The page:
Czech communists warn will withdraw government support over stepped up foreign missions
Negotiations over forming a minority Czech government between the dominant ANO party and the Social Democrats have been wrapped up regarding the outstanding policy issues. But the Czech communists, whose support is crucial for a new government, have dropped what amounts to a bombshell, warning that they will not line up with the minority government if a pledge to boost Czech foreign missions is not dropped.
Bluntly put, Filip warned that if these commitments remain then a future ANO-led coalition government cannot count on its 15 members of the 200 strong lower house voting for key legislation.
This is how communist member of parliament, Stanislav Grospič, described the party’s stand to Czech Radio and said it had already flagged up the foreign missions issue in talks with ANO:
And the communists are reported to have problems with other reforms as well, such as moves to reform the current pensions system and separate financing from the overall state budget. And they have hinted that they want their share of posts on the boards of state companies and a say on ministers in the new Cabinet.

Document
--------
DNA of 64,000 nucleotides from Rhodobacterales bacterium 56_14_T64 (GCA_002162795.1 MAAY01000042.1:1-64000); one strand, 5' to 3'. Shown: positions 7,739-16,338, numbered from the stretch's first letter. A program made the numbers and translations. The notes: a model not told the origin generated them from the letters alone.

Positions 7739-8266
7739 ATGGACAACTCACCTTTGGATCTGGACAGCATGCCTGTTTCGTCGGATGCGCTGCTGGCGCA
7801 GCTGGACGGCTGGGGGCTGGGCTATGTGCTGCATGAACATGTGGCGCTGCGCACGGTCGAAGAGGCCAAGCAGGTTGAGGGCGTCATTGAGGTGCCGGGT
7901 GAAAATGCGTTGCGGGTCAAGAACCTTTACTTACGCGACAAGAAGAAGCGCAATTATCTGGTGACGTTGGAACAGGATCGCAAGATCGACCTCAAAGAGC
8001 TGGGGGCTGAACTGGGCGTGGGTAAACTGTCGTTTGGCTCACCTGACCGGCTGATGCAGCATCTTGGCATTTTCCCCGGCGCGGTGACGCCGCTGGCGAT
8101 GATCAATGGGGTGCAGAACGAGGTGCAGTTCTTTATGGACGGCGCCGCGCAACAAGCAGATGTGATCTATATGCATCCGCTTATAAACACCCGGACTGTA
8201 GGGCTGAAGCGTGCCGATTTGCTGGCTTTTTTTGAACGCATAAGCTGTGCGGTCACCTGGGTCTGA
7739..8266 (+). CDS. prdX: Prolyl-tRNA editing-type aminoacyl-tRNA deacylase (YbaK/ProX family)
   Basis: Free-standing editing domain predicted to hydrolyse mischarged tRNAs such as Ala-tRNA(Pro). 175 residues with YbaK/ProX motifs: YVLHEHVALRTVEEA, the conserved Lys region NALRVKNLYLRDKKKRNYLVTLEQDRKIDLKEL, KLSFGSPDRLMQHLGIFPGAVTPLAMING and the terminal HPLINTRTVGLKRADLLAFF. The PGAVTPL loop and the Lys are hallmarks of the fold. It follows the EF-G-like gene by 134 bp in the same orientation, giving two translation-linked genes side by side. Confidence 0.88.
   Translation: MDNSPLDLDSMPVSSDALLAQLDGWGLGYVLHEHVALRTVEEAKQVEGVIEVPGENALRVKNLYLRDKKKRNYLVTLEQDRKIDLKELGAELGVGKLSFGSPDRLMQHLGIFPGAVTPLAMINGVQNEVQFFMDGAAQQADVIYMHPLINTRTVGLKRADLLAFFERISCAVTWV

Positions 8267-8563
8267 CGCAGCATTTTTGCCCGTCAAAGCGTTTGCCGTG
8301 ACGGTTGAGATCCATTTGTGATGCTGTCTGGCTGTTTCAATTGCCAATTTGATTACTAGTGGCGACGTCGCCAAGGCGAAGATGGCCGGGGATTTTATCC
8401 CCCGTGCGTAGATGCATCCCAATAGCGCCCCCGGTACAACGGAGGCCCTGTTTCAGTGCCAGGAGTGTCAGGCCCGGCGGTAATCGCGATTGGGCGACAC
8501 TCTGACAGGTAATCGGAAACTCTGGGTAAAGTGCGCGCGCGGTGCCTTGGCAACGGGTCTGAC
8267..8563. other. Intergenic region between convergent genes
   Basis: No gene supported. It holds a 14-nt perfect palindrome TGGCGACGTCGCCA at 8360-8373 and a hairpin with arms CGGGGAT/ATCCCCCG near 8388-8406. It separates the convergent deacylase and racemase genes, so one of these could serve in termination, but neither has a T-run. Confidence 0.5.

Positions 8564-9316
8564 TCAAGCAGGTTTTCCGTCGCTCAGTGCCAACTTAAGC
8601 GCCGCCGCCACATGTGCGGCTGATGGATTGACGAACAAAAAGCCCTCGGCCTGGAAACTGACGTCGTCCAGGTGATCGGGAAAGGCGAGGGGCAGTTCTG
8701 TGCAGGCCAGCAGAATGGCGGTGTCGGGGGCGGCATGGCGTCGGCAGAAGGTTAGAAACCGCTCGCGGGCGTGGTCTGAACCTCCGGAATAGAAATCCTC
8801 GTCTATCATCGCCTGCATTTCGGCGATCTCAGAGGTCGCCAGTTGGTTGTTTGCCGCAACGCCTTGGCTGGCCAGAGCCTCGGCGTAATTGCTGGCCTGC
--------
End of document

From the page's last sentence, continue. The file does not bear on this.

ANO’s deputy chairman Richard Brabec said he was surprised by the bluntness of the communists’ demand on foreign missions but the party’s policy stance was already broadly known.
But the demand has opened up fresh debate within the Social Democrat party about whether it’s just the ANO party of prime minister Andrej Babiš that should be leading talks to make sure the communists are fully on board supporting the government or whether they should be involved as well.
Those divisions come against the backdrop of the party’s pending drawn out referendum on the final coalition deal with ANO which is due to start in a week and conclude mid-June. Any impression that the communists are writing some of the script for the future coalition government is unlikely to bolster support for the ANO coalition.